October 30, 2022

USING FEDERATED QUERIES TO QUERY DATA FROM AWS RDS TO REDSHIFT

Published by

Author's Bio: Offisong Emmanuel is a software engineer, focused on data engineering, data science, and machine learning. He builds ETL pipelines and scalable data infrastructure for organizations. He also use statistics and advanced Machine Learning techniques to generate insights from data.

💡 Federated queries can be used to connect our transactional databases to data warehouses for analytics sake. This blog shows how to run federated queries from Postgres database to Amazon Redshift.

INTRODUCTION

To first understand federated queries, we need to first understand Online Transactional Processing (OLTP) and Online Analytical Processing(OLAP).

Let’s take an example. Imagine you have an e-commerce application where people can make orders online and the orders will be delivered to them. Anytime a user makes an order, it goes to the orders table of the company database. This type of database is responsible for transactional-oriented applications. It captures, stores and processes transactional data of the organization in real-time. This type of database is responsible for the efficient running of an organization. This database is called Online Transactional Processing. Examples of OLTP systems are AWS RDS database, Postgres SQL databases, and traditional RDBMS systems.

However, if you use this database for analysis, it will slow down the operations of the organization. OLTP is not the best option when it comes to analysis and performing complex joins on tables. For these types of operations, we use Online Analytical Processing (OLAP).

OLAP is more efficient for complex queries, complex joins, and general analytics. An example of an OLAP system is a data warehouse. Examples of data warehouses are AWS Redshift, Snowflake, Big query e.t.c.

Basically, federated queries are ways to send a query or a statement to an external database and get the result in the form of a temporal view or table. In this example, you have a Postgresql OLTP database. Based on the explanation above, this type of database is not a good choice for analysis because complex select statements and complex joins slow down your application. Data warehouses are perfect when it comes to running analytical queries. For this reason, you can perform federated queries by connecting some kind of data warehouse or data lake to your remote Postgresql database. You can then run your analytical queries on the data warehouse.

WHAT ARE WE GOING TO BUILD

federated learning queries architecture with AWS RDS AWS REDSHIFT and Tableau

We have a remote SQL database that contains tables. We are going to connect an AWS RDS database to the remote SQL database. We are then going to use federated queries to connect our RDS to Amazon Redshift.

From Redshift, we can now connect our data to Tableau. However, the connection to Tableau would not be done in this tutorial. Watch out for the new series!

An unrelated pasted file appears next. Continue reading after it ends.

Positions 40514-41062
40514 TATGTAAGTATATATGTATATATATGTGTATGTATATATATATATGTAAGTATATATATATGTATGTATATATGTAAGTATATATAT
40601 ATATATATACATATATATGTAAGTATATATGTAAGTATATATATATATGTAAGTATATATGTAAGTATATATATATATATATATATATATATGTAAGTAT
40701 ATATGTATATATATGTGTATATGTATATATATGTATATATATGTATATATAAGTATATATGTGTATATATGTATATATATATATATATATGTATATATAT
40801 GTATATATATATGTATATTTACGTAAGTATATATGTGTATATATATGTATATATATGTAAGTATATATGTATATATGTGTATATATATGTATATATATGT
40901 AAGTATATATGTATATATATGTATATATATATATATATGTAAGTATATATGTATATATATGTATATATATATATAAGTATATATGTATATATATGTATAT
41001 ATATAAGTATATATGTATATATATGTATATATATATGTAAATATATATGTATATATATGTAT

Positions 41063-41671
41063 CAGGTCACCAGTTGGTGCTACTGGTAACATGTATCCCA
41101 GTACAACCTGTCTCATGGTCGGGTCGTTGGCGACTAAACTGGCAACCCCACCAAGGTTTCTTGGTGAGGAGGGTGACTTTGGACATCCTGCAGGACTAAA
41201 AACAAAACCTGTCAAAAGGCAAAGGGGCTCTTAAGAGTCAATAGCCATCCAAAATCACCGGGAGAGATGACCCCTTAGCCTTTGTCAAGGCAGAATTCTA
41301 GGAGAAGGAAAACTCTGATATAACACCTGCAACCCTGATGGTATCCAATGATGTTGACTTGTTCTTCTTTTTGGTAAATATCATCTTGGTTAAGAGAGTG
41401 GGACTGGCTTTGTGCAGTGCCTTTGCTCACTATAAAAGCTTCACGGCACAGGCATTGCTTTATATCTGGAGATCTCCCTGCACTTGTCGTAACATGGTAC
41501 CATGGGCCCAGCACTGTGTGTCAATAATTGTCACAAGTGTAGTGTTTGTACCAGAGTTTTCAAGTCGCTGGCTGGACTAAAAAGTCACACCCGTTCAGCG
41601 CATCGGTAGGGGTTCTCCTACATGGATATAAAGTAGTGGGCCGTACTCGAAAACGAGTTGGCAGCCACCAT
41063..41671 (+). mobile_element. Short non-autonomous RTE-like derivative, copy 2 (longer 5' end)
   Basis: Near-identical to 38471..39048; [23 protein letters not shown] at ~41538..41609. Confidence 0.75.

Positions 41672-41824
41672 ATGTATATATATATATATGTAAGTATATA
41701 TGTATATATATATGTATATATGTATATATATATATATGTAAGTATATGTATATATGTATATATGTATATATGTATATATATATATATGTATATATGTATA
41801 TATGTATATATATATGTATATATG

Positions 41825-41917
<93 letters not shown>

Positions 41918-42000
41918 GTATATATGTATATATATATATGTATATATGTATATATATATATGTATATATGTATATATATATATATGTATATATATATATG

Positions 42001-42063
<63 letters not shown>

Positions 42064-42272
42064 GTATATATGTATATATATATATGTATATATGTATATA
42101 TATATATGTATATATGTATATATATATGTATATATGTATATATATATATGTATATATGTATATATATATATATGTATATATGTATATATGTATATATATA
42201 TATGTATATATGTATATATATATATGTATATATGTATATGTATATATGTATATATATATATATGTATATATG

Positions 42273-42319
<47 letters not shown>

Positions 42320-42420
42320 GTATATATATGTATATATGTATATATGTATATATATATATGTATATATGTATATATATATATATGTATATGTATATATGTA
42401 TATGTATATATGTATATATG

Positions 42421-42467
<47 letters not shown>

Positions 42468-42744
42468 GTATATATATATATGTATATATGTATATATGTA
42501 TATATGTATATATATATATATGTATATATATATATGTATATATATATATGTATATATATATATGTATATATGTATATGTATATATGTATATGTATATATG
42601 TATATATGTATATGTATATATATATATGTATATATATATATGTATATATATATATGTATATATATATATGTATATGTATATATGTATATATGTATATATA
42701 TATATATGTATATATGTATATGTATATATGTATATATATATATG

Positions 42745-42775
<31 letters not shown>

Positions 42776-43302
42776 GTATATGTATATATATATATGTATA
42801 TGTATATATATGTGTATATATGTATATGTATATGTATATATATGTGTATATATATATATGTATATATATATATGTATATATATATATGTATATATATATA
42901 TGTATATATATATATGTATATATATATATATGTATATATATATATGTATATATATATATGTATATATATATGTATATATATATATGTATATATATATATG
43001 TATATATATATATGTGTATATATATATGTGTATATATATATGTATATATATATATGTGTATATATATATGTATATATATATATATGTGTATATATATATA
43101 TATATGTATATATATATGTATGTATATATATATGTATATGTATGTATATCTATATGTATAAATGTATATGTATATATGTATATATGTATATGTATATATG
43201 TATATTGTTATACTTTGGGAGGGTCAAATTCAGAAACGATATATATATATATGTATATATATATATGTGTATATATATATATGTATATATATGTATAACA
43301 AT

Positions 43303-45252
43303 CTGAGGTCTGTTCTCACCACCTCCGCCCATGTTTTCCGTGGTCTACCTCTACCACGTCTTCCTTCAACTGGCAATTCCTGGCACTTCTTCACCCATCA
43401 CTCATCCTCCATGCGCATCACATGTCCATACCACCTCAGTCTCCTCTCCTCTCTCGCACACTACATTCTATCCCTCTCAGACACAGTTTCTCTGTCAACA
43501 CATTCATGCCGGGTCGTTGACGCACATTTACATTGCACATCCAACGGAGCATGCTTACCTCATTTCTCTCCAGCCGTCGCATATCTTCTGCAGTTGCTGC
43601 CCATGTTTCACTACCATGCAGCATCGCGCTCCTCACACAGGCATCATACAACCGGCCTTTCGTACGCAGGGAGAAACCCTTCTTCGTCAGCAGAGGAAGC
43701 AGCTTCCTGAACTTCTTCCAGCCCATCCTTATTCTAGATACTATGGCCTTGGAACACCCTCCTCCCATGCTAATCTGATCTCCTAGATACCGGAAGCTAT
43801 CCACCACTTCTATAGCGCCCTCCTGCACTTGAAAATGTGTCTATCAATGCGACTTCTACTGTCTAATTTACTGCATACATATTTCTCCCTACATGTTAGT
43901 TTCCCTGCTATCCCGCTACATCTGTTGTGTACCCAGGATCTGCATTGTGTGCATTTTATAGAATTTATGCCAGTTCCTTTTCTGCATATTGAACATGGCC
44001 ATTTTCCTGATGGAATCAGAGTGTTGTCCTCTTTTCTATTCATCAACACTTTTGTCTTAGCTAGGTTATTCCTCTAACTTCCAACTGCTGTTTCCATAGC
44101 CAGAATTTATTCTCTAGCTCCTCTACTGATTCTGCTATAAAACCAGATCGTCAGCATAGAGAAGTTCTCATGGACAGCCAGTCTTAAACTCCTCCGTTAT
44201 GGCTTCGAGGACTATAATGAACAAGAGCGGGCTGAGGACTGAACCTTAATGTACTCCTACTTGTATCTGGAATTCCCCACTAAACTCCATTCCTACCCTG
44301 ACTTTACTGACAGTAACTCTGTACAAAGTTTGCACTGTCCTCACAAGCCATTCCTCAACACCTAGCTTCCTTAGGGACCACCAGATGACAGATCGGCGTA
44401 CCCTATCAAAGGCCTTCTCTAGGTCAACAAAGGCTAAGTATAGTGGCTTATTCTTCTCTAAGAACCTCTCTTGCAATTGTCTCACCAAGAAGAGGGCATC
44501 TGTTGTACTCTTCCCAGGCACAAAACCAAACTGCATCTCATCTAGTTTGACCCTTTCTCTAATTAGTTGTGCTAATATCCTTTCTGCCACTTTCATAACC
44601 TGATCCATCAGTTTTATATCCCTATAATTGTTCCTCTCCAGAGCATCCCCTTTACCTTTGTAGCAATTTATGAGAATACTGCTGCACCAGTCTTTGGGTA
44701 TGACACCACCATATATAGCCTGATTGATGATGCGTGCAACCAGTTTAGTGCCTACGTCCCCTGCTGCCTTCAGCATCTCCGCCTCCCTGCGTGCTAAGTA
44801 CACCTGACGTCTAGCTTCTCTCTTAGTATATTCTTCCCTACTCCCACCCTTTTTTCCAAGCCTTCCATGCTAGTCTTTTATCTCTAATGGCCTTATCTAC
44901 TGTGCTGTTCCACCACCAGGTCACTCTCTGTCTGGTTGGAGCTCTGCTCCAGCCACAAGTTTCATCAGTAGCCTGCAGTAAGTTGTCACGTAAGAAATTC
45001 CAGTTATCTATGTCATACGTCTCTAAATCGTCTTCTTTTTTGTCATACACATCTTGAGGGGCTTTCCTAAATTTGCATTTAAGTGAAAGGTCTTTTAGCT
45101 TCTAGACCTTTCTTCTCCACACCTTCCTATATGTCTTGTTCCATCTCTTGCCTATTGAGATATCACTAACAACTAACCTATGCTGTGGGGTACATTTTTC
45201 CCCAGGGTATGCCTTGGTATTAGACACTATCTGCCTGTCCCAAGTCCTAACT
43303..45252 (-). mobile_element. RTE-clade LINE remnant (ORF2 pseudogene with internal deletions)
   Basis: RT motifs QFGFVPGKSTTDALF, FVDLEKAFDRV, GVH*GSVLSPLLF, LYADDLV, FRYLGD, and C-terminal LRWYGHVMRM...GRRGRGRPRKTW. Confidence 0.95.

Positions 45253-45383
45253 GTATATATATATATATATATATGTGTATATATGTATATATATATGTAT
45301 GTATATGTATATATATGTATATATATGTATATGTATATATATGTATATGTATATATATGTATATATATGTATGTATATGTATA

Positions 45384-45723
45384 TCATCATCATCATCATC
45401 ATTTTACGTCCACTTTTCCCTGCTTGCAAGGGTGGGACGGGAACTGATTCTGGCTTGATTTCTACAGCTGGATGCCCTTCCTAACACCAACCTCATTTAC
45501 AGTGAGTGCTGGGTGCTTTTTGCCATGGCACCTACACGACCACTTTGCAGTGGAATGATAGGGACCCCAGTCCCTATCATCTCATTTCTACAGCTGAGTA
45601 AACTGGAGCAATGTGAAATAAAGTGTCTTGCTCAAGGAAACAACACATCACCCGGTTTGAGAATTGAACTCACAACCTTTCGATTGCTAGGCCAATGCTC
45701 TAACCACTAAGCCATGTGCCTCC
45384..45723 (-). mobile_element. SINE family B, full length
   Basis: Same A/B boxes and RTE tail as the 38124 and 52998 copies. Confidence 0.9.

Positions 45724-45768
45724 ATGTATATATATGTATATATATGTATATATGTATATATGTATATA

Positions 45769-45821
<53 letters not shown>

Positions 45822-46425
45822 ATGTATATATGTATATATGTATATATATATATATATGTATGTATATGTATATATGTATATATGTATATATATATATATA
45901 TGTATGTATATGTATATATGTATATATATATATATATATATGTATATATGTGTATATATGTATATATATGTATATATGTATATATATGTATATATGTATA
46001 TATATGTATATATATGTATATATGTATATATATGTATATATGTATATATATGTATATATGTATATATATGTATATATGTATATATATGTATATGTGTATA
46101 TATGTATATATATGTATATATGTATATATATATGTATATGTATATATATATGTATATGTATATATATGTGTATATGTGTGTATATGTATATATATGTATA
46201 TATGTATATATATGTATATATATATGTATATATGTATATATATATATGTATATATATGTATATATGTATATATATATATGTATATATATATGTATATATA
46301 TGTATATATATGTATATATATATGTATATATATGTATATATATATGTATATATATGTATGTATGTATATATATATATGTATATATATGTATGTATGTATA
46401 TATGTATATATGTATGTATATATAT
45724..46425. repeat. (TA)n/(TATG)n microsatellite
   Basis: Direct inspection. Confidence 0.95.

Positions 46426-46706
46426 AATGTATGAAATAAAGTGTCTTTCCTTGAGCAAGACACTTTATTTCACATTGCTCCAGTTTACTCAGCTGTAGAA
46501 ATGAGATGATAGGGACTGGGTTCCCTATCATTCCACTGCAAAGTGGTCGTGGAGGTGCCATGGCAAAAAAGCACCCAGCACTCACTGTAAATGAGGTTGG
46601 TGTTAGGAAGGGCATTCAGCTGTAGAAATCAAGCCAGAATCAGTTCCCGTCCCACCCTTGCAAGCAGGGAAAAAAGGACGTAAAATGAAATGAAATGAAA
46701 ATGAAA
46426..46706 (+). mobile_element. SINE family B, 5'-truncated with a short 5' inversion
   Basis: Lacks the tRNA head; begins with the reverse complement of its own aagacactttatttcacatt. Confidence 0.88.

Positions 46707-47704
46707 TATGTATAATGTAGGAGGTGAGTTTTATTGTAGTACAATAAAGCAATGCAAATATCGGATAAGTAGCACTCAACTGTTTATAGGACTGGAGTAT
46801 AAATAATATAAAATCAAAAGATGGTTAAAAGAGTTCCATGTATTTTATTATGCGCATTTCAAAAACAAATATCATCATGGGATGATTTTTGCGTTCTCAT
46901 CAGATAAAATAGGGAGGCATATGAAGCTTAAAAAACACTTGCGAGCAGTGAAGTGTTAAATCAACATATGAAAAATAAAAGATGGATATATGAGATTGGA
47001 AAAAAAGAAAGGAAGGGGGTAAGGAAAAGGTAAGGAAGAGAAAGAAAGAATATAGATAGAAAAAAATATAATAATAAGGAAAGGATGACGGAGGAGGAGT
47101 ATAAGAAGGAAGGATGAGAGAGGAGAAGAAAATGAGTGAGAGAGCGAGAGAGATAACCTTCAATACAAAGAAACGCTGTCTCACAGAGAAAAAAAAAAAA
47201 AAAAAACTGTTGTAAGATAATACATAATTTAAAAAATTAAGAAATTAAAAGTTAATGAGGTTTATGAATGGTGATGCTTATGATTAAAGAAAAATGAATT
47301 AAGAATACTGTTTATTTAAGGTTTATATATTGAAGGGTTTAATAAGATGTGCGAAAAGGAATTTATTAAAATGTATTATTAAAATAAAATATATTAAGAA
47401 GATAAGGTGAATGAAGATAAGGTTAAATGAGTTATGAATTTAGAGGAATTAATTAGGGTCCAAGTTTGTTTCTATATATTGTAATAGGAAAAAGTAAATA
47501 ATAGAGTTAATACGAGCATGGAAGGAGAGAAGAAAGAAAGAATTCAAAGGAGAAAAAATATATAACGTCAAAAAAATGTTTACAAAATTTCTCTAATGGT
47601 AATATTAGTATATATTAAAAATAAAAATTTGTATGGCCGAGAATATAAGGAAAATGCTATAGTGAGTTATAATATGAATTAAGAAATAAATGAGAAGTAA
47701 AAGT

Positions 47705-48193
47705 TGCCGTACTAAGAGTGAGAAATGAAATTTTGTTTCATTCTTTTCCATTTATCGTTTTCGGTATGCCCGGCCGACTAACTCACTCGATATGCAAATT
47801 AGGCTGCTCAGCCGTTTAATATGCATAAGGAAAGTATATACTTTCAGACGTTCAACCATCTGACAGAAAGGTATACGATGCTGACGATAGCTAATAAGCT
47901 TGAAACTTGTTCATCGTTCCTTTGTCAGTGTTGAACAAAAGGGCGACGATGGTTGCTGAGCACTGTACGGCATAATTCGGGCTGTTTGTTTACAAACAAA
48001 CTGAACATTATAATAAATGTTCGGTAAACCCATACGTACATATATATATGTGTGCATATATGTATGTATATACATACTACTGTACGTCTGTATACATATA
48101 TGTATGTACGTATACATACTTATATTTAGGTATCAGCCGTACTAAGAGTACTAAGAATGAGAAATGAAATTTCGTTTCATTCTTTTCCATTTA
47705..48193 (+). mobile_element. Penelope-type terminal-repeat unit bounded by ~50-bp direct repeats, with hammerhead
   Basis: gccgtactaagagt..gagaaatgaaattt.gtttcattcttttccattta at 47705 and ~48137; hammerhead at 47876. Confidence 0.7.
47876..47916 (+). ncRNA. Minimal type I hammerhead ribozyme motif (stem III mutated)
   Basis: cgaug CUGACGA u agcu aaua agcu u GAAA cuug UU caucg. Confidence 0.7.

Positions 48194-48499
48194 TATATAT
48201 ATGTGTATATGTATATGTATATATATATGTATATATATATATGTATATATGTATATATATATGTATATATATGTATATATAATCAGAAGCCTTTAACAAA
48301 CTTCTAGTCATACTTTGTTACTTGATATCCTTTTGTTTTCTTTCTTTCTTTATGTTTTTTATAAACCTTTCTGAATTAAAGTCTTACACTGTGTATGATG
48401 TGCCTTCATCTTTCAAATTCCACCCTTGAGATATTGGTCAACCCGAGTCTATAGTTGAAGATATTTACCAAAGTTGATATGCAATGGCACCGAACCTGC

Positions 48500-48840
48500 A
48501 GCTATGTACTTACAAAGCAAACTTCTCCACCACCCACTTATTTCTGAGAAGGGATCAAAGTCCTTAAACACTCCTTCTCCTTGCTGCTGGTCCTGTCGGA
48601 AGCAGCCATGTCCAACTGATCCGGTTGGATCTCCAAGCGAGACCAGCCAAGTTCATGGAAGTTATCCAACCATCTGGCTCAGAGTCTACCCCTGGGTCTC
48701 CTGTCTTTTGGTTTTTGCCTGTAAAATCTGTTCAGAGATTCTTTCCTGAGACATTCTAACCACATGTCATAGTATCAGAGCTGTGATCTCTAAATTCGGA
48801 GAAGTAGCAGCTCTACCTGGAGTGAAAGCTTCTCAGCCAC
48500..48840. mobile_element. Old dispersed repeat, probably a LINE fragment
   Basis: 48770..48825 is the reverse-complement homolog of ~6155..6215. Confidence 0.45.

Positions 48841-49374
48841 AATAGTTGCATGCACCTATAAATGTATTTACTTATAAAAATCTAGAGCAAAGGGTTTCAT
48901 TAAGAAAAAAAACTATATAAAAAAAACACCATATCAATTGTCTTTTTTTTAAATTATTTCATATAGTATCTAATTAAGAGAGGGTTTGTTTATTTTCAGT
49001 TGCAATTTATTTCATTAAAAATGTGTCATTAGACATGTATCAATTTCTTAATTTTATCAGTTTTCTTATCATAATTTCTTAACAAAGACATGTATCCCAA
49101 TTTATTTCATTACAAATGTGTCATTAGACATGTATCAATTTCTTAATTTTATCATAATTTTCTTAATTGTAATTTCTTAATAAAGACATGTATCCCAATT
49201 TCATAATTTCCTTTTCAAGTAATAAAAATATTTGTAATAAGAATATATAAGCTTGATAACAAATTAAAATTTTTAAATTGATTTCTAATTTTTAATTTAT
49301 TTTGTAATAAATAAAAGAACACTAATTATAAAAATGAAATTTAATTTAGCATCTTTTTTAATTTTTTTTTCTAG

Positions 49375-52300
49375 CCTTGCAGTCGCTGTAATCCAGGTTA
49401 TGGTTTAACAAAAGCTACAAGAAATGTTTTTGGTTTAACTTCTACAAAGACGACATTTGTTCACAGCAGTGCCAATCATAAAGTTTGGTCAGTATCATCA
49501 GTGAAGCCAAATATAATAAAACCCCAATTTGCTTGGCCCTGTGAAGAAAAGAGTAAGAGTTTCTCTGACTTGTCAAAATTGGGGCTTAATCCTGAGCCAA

PREREQUISITES

For this to work, you need to have the following:

  1. An AWS account
  2. A database in your local server: You can have Mysql or Postgres. In this tutorial, we will be making use of Mysql.

CREATING A SECURITY GROUP

First, we create a security group. This security group will allow us to specify who we want to connect to our network. In this tutorial, we want our Mysql database in our remote server to connect to our network.

To create a security group, we go to the AWS console. We then search EC2 on the search bar. On the left pane, there is a section called Network and Security.

We then click on Security Groups. On the top right corner, we click on Create Security Group.

Click to zoom

In this case, we created a security group with the name mysql_security_group. We also created an inbound rule to allow connections from my IP address.

CREATING THE RDS DATABASE INSTANCE

After creating the security group, we want to create an RDS instance for our remote database. This RDS instance will enable us to connect our remote database to AWS database server.

To create an RDS database instance, we go to AWS console and search on RDS. We then click on Create database

After selecting create database, we then choose the database engine we want to connect to.

Here, we want to connect to MySql database engine. After specifying the database engine, we then specify the admin credentials of the database as shown in the image below.

Here, we specified the database identifier as mysql-rds-connect. We also specified the credentials such as the master username and master password.

We then head over to Connectivity.

Here, we enabled public access and specified our VPC security group. Without enabling public access, our remote server would not be able to communicate effectively with the RDS and Redshift cluster. We then click on create database.

This will take a while to configure. After about five minutes, our database will be successfully created.

CREATING A SECRETS MANAGER

After creating a RDS, we want to create a secrets manager. For this, we go to AWS console. We then search for Secrets Manager. This Secrets Manager allows us to securely store private and sensitive information such as API credentials, passwords, database information and so many other kinds of sensitive information.

Creating a secret… Click to zoom!

We then click on Store a new secret. After clicking, we have to specify the RDS database we created earlier and specify the login credentials for the database.